Friday, January 04, 2013

Scientists are now going to teach us the importance of studying history, something historians could never do because they're not scientists.
…They called this phenomenon the “end of history illusion,” in which people tend to “underestimate how much they will change in the future.” According to their research, which involved more than 19,000 people ages 18 to 68, the illusion persists from teenage years into retirement.

“Middle-aged people — like me — often look back on our teenage selves with some mixture of amusement and chagrin,” said one of the authors, Daniel T. Gilbert, a psychologist at Harvard. “What we never seem to realize is that our future selves will look back and think the very same thing about us. At every age we think we’re having the last laugh, and at every age we’re wrong.”
As with scientists, so with philosophers. The "Euthyphro dilemma" is one of the founding themes of any literature.  In the "western canon" that means from the story of Moses and Aaron through Euripides' Alcestis, Plato's dialogue, and up to the present.  But it's named by philosophers after the words of a philosopher.

Literature is made of  characters and their authors observing the foibles of others and themselves; literature is the history of its present. If science is going to be credited with discovering the need for retrospective observation that says more about the slow fading of the culture of science, as scientism, than it does about facts of our behavior in the world. We now have the geek's critique of geekdom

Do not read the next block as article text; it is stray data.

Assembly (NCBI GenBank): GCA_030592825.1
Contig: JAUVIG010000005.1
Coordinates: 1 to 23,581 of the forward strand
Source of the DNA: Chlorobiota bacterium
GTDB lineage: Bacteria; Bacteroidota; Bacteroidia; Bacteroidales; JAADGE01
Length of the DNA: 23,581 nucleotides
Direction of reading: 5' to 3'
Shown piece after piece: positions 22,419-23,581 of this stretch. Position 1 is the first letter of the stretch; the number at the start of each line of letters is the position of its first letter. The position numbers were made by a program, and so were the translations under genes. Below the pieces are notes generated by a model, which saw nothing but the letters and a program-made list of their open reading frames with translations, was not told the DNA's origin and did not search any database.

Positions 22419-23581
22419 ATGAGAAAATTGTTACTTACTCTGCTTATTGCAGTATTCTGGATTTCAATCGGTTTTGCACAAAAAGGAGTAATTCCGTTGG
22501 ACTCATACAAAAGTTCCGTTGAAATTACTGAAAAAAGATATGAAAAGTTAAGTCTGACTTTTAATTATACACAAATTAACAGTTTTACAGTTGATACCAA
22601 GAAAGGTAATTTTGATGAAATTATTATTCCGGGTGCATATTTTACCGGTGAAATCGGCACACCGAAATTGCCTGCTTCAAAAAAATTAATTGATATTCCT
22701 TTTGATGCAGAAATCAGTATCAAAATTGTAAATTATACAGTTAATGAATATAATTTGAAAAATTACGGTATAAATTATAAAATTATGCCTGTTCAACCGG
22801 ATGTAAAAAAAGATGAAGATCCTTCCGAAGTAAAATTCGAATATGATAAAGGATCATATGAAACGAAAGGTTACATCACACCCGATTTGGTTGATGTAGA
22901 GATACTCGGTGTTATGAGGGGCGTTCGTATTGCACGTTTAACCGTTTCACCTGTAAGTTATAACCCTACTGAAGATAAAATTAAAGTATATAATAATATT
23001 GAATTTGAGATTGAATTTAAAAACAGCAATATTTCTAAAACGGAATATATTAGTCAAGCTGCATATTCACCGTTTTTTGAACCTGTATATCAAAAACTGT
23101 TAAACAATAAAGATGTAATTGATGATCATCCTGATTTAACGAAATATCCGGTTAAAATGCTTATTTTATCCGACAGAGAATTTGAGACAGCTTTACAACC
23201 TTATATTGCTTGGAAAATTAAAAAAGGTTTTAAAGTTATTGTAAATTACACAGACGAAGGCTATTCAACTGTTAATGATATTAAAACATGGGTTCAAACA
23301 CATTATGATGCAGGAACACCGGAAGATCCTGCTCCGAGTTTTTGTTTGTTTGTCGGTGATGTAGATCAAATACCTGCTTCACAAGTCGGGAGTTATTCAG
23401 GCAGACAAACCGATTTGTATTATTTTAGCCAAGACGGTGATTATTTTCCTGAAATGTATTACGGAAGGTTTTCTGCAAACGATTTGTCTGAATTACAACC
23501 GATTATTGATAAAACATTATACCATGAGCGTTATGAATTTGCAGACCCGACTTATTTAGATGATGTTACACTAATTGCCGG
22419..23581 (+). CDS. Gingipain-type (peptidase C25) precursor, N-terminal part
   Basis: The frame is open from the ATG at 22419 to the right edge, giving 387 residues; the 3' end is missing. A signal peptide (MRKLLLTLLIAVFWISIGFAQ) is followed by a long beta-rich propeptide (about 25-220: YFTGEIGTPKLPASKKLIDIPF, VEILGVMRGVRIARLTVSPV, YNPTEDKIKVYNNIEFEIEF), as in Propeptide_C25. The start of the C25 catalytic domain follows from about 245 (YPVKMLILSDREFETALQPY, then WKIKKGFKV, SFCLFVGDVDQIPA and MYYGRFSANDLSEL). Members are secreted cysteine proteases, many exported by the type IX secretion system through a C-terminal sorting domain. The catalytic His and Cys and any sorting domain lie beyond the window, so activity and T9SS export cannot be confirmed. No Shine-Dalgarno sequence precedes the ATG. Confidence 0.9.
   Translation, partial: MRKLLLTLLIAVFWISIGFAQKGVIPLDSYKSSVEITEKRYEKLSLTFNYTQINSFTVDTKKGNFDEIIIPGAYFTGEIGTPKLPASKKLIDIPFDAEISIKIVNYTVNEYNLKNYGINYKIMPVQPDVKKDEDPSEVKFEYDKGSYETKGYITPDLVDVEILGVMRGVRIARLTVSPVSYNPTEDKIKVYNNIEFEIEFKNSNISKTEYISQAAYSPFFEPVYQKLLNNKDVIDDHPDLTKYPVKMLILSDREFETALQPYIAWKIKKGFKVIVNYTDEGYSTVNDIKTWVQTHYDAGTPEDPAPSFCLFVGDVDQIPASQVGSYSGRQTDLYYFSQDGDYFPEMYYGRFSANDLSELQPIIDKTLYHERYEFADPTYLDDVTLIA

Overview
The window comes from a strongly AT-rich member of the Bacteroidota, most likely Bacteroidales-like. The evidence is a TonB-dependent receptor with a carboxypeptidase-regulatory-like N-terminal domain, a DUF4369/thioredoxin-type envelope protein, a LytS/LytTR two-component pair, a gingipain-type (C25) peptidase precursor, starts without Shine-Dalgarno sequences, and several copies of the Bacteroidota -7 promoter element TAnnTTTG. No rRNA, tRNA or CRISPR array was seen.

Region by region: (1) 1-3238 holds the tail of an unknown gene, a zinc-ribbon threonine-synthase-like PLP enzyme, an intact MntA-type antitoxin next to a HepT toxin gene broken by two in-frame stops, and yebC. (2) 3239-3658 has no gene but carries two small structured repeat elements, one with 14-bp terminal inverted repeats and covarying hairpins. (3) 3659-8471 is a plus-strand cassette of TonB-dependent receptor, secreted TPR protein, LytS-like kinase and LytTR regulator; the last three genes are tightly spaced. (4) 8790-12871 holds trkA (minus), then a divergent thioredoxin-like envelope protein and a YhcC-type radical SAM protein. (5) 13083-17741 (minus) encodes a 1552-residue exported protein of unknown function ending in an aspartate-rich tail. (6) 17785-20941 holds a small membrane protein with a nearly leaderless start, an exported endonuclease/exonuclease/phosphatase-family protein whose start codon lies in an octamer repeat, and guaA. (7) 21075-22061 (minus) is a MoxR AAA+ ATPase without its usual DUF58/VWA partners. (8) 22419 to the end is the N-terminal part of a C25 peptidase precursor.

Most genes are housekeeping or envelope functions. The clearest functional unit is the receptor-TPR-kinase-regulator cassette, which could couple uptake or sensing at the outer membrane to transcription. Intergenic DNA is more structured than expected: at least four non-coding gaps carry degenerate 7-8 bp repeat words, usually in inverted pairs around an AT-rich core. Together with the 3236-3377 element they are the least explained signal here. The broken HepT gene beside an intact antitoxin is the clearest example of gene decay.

Bertram reads the same article.
This wouldn’t have come as any surprise to Montaigne, whose whole project was predicated on the idea of constant change in the self:
I am unable to stabilize my subject: it staggers confusedly along with a natural drunkenness. I grasp it as it is now, at this moment when I am lingering over it. I am not portraying being but becoming: not the passage from one age to another … but from day to day, from minute to minute. I must adapt this account of myself to the passing hour. (“On repenting”, Screech trans 908-9)
But how much this contradicts the central presupposition of much intellectual biography, which is to find as much consistency as possible among the attitudes and doctrines adopted by a person throughout their life.
Even with the quote -from Montaigne!-  he misses the point: it's not how we interpret the works and lives of the past it's how we live in the present.  I spend far too much time documenting the drift of liberalism to the left over the past 10 years. Liberals have drifted away from neoliberalism without noticing or at very least acknowledging the change (as they drifted towards it years before).  Zionists are learning, finally, that they cannot be both zionist and liberal, but it's taken a long time, and those who've spent the same time drifting towards fascism won't admit it till they get there. These idiots read Tolkien, you'd think they'd learn something at least.  Duncan Black's anti-intellectual, know-nothing, knee-jerk, arrogant "common sense" tone hasn't changed, even as his tastes have, as have Farrell's.

Repeats of repeats of repeats. Bertram 2003